I think everyone in communications probably had a double-take when they read this headline and are now shaking their head in disbelief. But, like many other things in life, a digital audit is a necessary process to carry out in order to progress to greater things. Like doing your laundry and cleaning your fingernails. From a brand perspective, it is an essential way to keep your online reputation in check and forms the foundation for a forward-looking strategy.
Ideally carried out in-depth on a quarterly basis, but usually undertaken by a new agency to provide clear starting points for all parties to work from, an proper dig should inform a company exactly where they stand in terms of efficacy of message but also what people are saying about them. Are they having any influence on their target market, and if not what/who is? A decent audit often throws up relevant competition as well as examples of effective campaigns that have “moved the needle”.
A great article I just read on the topic, courtesy of Econsultancy, covers off most of the key points here, but perhaps the most important thing to note is this: audits aren’t really sexy at all, that’s why you need a third party to do your dirty work and tell you what needs fixing, conveniently removed from any potential internal politics.
I’ve recently been working through a knowledge nanagement course via the wonderful MOOC that is edX, littered with intriguing modules delivered by Harvard, MIT and other global leaders in education. What drew me to this course was a common concern clients have, which is linked to intellectual capital.
It is remarkable how much company knowledge is held inside the minds of employees, but not recorded anywhere else. The danger here is if you lose the employee, that knowledge is lost forever. Short of inserting a dystopian microchip into employee heads that can easily be extracted as they finish their contract, the only option available is to elicit knowledge through interview or conversation.
This initial knowledge audit can help build out the framework for a knowledge database, because until you have a firm handle on what they know you can’t really start classifying for later accessibility. Perhaps most important in the whole process is how the data is recorded. Clear naming and tagging should enable easy access, with hosting in a shared drive possibly hosted in the cloud. The next step is defining access levels per company member.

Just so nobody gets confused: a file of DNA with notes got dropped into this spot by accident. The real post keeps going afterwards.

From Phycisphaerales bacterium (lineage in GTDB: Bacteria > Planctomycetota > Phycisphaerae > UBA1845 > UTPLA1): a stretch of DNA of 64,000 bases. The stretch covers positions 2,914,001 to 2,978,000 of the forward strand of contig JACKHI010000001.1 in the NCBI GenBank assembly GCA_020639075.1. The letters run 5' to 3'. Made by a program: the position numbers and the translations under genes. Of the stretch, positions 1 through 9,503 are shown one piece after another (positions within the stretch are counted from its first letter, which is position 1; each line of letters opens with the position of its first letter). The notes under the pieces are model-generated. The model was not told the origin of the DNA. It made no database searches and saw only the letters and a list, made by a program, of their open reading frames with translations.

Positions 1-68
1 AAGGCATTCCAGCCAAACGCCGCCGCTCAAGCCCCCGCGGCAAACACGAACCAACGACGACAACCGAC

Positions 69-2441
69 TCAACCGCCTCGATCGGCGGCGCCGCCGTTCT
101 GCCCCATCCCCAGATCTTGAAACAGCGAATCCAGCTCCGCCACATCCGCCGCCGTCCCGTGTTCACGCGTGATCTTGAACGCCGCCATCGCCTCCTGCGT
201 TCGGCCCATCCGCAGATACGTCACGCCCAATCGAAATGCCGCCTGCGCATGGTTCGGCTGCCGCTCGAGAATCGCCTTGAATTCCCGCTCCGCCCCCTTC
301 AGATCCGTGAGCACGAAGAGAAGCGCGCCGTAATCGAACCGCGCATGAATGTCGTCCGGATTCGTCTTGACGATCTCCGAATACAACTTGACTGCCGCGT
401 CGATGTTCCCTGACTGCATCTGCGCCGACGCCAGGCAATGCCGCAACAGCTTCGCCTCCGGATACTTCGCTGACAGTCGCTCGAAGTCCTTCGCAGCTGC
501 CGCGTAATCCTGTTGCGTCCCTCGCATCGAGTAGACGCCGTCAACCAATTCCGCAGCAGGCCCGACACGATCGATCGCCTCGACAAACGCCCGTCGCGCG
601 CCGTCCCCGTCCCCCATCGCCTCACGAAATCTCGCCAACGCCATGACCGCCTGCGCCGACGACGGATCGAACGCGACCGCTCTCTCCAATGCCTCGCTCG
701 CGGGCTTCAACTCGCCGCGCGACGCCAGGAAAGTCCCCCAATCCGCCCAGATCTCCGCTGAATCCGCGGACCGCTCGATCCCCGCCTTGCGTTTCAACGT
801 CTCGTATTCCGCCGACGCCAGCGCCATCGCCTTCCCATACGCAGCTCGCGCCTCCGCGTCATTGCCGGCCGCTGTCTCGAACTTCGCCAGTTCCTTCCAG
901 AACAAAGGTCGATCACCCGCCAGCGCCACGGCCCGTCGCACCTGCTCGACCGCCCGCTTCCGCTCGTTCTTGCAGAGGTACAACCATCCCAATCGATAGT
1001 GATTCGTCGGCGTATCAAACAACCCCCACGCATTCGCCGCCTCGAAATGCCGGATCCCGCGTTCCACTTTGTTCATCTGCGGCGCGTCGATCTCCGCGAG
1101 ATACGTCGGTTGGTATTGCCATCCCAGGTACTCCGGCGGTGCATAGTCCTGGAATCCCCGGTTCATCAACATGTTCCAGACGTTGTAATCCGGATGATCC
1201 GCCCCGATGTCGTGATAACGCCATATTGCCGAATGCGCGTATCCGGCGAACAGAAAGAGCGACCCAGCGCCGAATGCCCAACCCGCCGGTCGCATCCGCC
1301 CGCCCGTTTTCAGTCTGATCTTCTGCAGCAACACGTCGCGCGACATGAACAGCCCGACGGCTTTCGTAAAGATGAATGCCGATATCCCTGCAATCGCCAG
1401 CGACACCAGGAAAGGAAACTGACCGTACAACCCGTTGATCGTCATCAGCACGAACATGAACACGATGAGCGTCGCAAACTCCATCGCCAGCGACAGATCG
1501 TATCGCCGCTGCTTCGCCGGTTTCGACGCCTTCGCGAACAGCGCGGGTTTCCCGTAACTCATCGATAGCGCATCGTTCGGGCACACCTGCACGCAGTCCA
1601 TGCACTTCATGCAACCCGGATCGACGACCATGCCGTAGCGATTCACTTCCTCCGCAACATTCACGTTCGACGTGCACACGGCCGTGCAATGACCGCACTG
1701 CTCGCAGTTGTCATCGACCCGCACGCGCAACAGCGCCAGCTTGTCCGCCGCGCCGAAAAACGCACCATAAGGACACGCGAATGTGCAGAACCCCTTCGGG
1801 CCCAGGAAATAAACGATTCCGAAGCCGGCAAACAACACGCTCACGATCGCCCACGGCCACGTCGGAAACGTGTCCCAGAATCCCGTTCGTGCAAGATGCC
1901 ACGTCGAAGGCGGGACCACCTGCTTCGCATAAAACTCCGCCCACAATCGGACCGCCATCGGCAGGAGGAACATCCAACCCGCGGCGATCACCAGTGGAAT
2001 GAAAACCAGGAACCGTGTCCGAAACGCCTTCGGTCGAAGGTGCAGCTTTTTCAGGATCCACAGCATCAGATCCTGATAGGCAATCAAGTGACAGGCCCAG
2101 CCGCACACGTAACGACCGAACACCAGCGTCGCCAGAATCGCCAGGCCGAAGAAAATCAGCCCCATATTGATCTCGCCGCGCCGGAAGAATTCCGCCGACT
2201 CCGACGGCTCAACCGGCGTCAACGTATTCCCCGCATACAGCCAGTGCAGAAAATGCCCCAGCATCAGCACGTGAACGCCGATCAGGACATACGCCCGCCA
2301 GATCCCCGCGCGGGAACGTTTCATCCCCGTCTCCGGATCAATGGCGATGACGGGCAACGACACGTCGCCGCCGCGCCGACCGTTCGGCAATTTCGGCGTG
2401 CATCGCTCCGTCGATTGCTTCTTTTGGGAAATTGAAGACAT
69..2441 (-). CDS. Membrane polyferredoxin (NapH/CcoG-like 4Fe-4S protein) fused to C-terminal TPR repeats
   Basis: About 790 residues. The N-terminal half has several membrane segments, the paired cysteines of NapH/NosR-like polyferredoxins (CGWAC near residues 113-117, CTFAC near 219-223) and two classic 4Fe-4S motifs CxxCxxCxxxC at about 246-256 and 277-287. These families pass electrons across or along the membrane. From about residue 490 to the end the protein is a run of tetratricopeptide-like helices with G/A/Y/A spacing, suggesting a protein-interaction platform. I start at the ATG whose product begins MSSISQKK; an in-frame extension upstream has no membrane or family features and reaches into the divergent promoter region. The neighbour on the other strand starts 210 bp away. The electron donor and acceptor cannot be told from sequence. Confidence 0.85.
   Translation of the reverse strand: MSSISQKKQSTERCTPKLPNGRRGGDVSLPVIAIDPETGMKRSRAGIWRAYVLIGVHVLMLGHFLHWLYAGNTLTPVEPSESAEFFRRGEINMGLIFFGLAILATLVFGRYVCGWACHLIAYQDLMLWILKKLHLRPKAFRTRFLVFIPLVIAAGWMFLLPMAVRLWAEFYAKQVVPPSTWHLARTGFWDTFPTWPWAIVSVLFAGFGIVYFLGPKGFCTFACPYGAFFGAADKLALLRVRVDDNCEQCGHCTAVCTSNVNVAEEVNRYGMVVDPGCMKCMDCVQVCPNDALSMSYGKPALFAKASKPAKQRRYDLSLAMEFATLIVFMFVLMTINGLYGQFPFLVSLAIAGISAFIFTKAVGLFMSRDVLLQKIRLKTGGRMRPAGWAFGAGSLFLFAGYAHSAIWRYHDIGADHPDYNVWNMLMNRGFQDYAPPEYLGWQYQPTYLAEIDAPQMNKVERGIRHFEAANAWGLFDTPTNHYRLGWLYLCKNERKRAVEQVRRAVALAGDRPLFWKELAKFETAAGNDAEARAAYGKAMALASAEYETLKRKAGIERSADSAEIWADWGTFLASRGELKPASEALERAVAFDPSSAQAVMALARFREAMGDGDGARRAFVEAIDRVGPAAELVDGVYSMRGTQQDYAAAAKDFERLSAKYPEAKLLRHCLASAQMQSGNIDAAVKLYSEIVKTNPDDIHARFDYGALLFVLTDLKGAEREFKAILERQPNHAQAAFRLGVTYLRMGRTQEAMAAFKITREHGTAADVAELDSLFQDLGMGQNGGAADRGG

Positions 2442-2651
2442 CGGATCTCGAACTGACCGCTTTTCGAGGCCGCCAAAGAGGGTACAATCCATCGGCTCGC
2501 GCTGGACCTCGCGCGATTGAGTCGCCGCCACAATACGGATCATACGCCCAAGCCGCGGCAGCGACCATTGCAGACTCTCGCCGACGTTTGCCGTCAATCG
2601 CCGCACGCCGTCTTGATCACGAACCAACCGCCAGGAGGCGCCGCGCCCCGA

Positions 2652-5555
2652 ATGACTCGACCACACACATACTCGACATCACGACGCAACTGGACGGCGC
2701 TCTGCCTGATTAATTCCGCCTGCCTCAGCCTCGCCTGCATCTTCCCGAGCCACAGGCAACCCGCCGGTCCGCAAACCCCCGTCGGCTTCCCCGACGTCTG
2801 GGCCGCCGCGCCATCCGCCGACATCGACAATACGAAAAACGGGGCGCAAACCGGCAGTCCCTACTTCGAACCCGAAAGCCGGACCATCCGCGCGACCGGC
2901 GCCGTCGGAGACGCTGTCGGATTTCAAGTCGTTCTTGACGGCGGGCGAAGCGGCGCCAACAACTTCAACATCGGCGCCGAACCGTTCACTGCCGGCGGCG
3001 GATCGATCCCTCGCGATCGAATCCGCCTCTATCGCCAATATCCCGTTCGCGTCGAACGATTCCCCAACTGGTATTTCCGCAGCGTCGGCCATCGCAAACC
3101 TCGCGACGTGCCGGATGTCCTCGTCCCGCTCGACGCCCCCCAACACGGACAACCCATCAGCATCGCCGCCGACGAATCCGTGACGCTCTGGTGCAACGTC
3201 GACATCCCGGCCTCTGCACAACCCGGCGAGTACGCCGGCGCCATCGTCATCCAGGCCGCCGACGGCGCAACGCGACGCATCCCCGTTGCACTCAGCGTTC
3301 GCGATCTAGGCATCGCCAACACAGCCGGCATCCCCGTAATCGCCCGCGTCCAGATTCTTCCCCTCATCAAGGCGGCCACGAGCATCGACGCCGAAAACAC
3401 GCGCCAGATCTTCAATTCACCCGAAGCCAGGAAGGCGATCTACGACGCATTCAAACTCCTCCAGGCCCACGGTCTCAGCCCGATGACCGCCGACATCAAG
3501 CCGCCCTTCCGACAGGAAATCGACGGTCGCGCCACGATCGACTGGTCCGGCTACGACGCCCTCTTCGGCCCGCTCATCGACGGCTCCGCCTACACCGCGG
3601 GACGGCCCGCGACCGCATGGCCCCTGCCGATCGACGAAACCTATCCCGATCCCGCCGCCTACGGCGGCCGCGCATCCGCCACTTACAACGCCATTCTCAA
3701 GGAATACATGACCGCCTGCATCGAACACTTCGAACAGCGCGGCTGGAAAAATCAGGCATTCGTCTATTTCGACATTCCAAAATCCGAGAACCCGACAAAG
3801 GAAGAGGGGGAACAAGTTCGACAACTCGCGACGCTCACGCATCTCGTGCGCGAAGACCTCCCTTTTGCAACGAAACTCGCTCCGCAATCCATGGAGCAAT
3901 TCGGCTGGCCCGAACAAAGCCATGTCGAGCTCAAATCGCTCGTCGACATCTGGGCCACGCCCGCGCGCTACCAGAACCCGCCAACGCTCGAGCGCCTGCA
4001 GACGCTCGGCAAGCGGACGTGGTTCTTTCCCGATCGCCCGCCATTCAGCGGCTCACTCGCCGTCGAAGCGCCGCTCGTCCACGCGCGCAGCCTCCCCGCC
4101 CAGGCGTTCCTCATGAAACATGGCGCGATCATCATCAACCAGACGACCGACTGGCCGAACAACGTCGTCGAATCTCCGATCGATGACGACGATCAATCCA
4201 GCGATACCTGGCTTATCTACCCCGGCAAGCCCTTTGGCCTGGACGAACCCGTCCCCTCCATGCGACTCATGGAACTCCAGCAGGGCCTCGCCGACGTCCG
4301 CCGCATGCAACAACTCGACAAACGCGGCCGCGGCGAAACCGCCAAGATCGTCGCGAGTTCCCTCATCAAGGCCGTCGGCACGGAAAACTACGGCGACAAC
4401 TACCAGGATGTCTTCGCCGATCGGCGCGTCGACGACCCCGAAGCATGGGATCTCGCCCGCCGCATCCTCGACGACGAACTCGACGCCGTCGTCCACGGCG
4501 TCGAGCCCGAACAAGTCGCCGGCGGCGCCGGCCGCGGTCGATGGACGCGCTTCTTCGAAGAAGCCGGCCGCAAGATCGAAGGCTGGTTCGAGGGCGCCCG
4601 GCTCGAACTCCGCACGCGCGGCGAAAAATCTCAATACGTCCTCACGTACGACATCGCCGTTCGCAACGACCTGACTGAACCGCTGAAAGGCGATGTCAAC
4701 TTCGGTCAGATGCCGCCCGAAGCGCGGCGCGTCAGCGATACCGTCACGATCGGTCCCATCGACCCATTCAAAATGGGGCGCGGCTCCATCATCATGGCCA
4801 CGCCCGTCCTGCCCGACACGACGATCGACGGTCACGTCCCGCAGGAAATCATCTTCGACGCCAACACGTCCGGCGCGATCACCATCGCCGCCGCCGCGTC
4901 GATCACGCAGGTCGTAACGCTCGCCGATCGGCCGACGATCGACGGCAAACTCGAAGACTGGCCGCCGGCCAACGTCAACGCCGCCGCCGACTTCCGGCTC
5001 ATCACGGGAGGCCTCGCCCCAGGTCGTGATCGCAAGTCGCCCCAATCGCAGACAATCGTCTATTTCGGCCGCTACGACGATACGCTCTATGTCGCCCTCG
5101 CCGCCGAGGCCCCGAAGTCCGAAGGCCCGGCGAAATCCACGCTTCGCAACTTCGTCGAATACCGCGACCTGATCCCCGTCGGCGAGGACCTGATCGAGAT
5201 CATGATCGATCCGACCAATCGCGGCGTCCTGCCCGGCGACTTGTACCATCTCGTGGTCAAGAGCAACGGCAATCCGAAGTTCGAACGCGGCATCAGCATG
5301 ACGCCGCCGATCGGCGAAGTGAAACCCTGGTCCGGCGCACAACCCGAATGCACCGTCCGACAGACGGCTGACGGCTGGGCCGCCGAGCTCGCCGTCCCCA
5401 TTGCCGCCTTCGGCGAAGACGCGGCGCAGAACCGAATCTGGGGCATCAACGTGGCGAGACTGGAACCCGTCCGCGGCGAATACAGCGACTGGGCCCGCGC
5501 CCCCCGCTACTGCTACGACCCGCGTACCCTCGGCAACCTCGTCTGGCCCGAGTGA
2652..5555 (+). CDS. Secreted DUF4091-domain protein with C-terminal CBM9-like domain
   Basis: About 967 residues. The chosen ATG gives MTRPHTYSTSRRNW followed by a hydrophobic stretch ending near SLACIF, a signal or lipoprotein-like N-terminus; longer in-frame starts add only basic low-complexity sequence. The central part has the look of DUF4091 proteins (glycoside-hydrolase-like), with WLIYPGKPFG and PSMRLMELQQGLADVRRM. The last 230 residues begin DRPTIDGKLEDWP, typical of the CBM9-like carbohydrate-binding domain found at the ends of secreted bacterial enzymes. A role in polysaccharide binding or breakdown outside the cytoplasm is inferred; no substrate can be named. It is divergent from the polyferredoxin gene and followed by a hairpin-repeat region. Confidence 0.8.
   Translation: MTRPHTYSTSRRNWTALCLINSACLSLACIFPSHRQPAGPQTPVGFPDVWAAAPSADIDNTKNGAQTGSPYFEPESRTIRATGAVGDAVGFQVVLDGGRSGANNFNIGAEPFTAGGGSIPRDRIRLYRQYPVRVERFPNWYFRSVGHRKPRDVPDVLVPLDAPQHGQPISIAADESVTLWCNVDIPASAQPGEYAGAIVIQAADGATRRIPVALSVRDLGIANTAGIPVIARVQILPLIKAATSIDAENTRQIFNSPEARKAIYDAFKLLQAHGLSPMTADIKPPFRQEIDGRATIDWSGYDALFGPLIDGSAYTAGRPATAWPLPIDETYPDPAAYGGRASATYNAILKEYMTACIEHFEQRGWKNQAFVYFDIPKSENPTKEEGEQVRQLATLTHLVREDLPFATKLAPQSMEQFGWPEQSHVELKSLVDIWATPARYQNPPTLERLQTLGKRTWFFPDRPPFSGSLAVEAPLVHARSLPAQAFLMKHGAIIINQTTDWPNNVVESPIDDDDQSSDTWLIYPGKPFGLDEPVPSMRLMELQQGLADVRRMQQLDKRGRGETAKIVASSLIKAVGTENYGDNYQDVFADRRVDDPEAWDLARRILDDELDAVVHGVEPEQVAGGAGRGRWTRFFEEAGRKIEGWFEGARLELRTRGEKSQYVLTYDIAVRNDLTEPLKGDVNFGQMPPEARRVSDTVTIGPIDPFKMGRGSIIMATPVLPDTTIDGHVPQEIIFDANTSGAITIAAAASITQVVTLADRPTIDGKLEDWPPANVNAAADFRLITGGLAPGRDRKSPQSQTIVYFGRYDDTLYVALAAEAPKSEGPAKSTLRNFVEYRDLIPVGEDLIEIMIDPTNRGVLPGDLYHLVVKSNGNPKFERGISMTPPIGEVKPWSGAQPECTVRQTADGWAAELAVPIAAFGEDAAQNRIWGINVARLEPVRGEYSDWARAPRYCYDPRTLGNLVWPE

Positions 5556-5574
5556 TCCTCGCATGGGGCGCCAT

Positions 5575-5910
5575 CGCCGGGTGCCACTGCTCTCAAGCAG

Two examples from my five year career in agency spring to mind.
Upon arrival in Dubai, my agency didn’t even have a shared drive, which scared me! Imagine if a laptop broke that stored all aspects of a project, or supplier database goes missing? Wasted time and frustrations would run high, but a shared drive with clear folder structure is a step in the right direction.
The second example was at my last agency, and my excitement when they launched a global knowledge repository and encourage everyone to upload case studies, credentials and best practice. Brilliant innovation and empowered individuals to blow their own trumpets through posting success stories to share with your global colleagues. Although I was somewhat surprised it was only happening in 2015, it was a major step forward in company-wide knowledge sharing.
When the knowledge is accessible, it makes it easier to tell your stories and enhance your business efficacy in a much shorter timeframe. The job of the content creator and strategist is streamlined, always appreciated and something we can put into place for your business as part of our comprehensive communications planning.
Cut to the chase. Time is money and all that, and we know you busy business people just want results.
Time to get “sales-y”: Ashton and Ashton are offering special rates on their range of benchmark audits, in order to give your company ammunition when designing marketing strategies. Get in touch to know more about your industry and how to get ahead.
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